January 14, 2016

Dating a man who worked in forensics gave me a new perspective. Rupert’s day job gave back so much. He worked specifically on sexual assault and battery, and he helps get criminals off the street. While my two startups bring people joy, at the end of the day, I’m just helping people drink better cocktails. 

I want to do more. 

I booked tickets to D.C. for the inauguration. I nearly made it out to Standing Rock. I gave free hugs in San Francisco at the Ferry Building the morning after the election and in Oakland during the protest later that same day. Then 36 people died in the Ghostship warehouse fire just down the street from me. 

I live 2.8 miles from Ghostship. I thankfully didn’t lose anyone in the fire, but I have a friend who was first on scene and three others who almost attended that night. I knew I’d found my pro bono work. This was local. This was important. This was where I could make a difference. 

I attended a meeting at Omni Commons a few days after the fire. We broke out into groups, and I announced to the fundraising group, “I’d like to create a non profit that raises money for DIY warehouse spaces at risk of eviction or that are simply dangerous.” I quickly saw that I was in good company. 

Four short weeks later, we’ve created a fiscally sponsored non profit and have raised over $15,000. We have an attorney, a former fire fighter, the architect that wrote the Oakland fire code, several pro bono architects, artists living in at risk warehouses, and their advocates. I’m one of three leads in the finance group, and while every other team has one lead, the three of us operate as one. We’ve only just met and we just feed off each other in the most amazing way. 

I’m home from a fundraising event with nearly $500 cash on my desk. A few friends organized an event at a small bar in Alameda, invited some bands, and contacted us. Of all the funds related to Ghostship right now, Handsome Hawk told us, this was the one that had boots on the ground and was actually working in the DIY Spaces. He gave us a moment at the mic. I started us off by thanking Alameda’s Fireside Lounge and Handsome Hawk, the evenings promoter. I then asked the crowd for a moment of silence to honor the 36 lives lost in the fire. Quieting an entire loud bar was an amazing feeling. It was moving. I was inspired by the moment of silence the DJs asked for at the Flaming Lotus Girl’s fundraiser. The benefit it provided was that we had everyone’s attention. Isaac spoke about the community’s proximity to the tragedy. Everyone in that room was no more than one degree away from at least one of the 36. Ari wrapped it up with info about the fund and asked people to approach us with questions between bands. 

And the band played on. 

We have two more events benefitting our fund this month. We have a Facebook page and a website and an Instagram account. I am being put in touch with reporters and city officials. 

Most importantly, we are making a difference in our community. Community was there for me when the man who inspired me to make a difference died at age 45 in a motorcycle accident.The guilt that I felt when I saw myself beginning to move forward with my life without him has faded, and now I am honoring him and respecting his memory by remembering how high he raised the bar and not settling for anything less, be it giving back, career, love, familial relationships, and friendships. 
Safer DIY Spaces can be found here

December 24, 2016

Tonight, my parents told me they hated me as a person. I knew this. They told me they think I’m a loser, a slut, and a drug addict. They said my tattoos are disgusting. They told me that my wonderful children are that way because of who they are as people, the luck of the draw, and that I did nothing to contribute that. They disrespect me as a parent and as a person.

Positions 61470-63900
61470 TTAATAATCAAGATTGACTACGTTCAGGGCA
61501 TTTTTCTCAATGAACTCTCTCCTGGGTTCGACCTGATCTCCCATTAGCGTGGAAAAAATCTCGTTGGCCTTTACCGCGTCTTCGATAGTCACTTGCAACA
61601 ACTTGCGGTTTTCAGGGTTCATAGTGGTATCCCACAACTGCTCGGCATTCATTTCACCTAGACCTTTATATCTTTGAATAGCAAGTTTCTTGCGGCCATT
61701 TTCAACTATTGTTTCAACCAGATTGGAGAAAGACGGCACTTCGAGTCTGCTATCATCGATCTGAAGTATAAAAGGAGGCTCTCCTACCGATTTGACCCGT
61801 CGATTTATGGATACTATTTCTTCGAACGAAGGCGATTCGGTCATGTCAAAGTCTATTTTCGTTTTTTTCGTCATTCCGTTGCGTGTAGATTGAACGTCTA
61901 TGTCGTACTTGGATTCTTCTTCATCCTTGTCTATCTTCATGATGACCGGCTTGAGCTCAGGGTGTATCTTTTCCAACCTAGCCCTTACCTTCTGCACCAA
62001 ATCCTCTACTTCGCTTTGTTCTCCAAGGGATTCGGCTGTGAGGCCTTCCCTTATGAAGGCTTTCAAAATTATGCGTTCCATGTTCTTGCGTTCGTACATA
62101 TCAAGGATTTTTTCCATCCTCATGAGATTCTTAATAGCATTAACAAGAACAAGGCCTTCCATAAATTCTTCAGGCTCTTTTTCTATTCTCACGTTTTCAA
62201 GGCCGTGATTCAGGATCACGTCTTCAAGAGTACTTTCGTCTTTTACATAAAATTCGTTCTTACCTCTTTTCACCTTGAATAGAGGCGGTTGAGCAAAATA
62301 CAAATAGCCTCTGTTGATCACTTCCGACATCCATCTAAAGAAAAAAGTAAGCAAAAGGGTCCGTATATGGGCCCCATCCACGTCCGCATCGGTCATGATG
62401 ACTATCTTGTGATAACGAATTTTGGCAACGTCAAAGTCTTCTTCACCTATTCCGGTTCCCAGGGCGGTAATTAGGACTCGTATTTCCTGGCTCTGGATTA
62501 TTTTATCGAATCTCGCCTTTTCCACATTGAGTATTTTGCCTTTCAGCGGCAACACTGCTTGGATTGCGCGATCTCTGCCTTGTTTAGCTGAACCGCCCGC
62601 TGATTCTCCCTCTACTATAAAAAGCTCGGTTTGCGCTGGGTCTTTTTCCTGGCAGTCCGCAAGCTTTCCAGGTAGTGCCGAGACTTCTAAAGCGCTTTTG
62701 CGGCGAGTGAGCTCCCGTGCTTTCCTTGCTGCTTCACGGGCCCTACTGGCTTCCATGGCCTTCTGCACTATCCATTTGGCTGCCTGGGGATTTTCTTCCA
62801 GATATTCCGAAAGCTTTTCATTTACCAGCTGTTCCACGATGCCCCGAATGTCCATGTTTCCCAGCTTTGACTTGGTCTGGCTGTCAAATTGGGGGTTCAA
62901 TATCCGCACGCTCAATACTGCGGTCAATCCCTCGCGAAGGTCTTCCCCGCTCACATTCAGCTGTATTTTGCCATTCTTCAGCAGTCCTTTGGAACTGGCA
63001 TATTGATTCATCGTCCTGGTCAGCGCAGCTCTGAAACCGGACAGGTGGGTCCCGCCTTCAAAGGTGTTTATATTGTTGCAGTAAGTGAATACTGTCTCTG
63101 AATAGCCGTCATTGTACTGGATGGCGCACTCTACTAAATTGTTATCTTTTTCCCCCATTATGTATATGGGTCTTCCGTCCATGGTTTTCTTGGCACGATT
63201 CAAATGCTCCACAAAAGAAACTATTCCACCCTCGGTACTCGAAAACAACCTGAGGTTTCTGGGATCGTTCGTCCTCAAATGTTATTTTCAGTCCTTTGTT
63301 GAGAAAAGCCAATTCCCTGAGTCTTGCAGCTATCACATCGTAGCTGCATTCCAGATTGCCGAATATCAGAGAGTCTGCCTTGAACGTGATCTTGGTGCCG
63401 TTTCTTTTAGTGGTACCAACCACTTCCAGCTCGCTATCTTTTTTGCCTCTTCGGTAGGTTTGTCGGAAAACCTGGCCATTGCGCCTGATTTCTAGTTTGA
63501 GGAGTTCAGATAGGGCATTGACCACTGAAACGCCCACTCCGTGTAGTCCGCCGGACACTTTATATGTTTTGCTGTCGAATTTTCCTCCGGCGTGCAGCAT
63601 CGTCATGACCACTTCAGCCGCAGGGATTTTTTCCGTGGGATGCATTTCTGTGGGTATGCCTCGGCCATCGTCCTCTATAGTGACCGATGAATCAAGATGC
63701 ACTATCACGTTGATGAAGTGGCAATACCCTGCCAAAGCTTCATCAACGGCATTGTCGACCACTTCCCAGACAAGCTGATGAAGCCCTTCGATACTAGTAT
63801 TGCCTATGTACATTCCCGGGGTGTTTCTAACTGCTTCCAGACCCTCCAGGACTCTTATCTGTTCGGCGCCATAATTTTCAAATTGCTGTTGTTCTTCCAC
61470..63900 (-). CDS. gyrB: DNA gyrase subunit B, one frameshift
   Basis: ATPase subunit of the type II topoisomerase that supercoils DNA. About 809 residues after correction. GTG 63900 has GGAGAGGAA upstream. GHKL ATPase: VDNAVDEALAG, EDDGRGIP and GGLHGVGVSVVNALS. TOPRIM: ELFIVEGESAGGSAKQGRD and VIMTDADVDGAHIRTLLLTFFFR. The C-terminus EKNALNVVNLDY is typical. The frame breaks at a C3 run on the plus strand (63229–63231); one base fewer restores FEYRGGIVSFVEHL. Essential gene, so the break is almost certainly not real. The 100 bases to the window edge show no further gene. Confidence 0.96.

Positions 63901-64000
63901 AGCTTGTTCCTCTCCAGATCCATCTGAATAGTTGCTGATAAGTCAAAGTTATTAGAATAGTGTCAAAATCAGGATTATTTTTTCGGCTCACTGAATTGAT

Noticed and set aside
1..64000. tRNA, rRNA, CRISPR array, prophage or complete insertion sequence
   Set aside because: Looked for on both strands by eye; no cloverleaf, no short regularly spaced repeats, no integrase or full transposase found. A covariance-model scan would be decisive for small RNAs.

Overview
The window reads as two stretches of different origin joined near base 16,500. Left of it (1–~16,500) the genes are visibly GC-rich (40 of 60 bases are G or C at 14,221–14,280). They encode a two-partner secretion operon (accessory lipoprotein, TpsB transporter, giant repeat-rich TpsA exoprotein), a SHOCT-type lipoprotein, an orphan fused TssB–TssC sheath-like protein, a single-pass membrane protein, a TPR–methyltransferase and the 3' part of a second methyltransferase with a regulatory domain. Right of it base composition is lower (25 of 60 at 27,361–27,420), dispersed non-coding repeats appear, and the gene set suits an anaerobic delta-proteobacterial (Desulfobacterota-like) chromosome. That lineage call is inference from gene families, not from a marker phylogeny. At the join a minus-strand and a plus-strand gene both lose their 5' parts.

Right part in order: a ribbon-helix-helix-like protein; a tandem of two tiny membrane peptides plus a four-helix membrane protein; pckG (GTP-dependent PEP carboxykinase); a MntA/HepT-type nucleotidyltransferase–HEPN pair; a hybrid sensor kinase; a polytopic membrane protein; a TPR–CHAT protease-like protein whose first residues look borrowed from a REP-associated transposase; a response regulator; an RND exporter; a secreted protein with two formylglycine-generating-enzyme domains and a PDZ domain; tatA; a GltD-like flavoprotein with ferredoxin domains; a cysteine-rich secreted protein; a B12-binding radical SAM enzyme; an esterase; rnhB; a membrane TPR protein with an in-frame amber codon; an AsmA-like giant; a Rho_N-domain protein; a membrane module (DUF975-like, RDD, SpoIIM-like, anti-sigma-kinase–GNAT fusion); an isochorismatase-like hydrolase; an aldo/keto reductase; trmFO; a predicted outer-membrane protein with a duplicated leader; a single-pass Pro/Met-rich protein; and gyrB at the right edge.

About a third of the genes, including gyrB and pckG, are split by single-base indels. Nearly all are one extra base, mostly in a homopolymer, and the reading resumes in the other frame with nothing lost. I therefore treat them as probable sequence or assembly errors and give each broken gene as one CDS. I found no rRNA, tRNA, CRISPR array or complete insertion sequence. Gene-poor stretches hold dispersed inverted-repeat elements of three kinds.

I told them I don’t need their approval, that I think they are mean, judgmental, and terrible parents. They take no responsibility for their nasty and immature behavior. Somehow, they think they were ideal parents when I was a child, and that they are above reproach now. 

Their very behavior this evening proves that wrong. 

While what they said of course hurts, it actually feels good to have it out in the open. I know who I am, and I’m sorry they can’t see that. No one in my life treats me the way they do. I have a wonderful relationship with my children. I have an amazing community of close friends. My love life is complicated right now because my partner died recently, but I am not a slut. Even if I were, my sexuality is not a bad thing if it isn’t hurting anyone else. They just want to shame me. I’ve never done anything to hurt them, but I suppose different and having different values from them is enough. I value my uniqueness. I thrive when I march to the beat of my own drums. 

This happens often with them. They have done this before. I’m so fed up with it and I don’t want to do it anymore. I won’t do it anymore. I told them tonight I’m not coming back to their vacation home. They were surprised. Why would they be surprised? Would they really expect me to walk into their web again? At the end of the conversation, I told them I just needed two things from them. The first is to let me be my children’s parent and to not compete or act like they are. The other is to not talk about me behind my back, especially in front of my children. My kids have agreed to hold them to this. 

While my parents have walked around angry for two days, I’ve gone about my life like nothing has happened. I’ve smiled and enjoyed myself. Why should I let the poison they swallowed kill me? 

I spent the rest of the evening laughing and hugging my girls. We had a great night together. They told me they disagree with everything my parents say about me. I told them I’d love them unconditionally no matter what life choices they make. 

That’s what matters.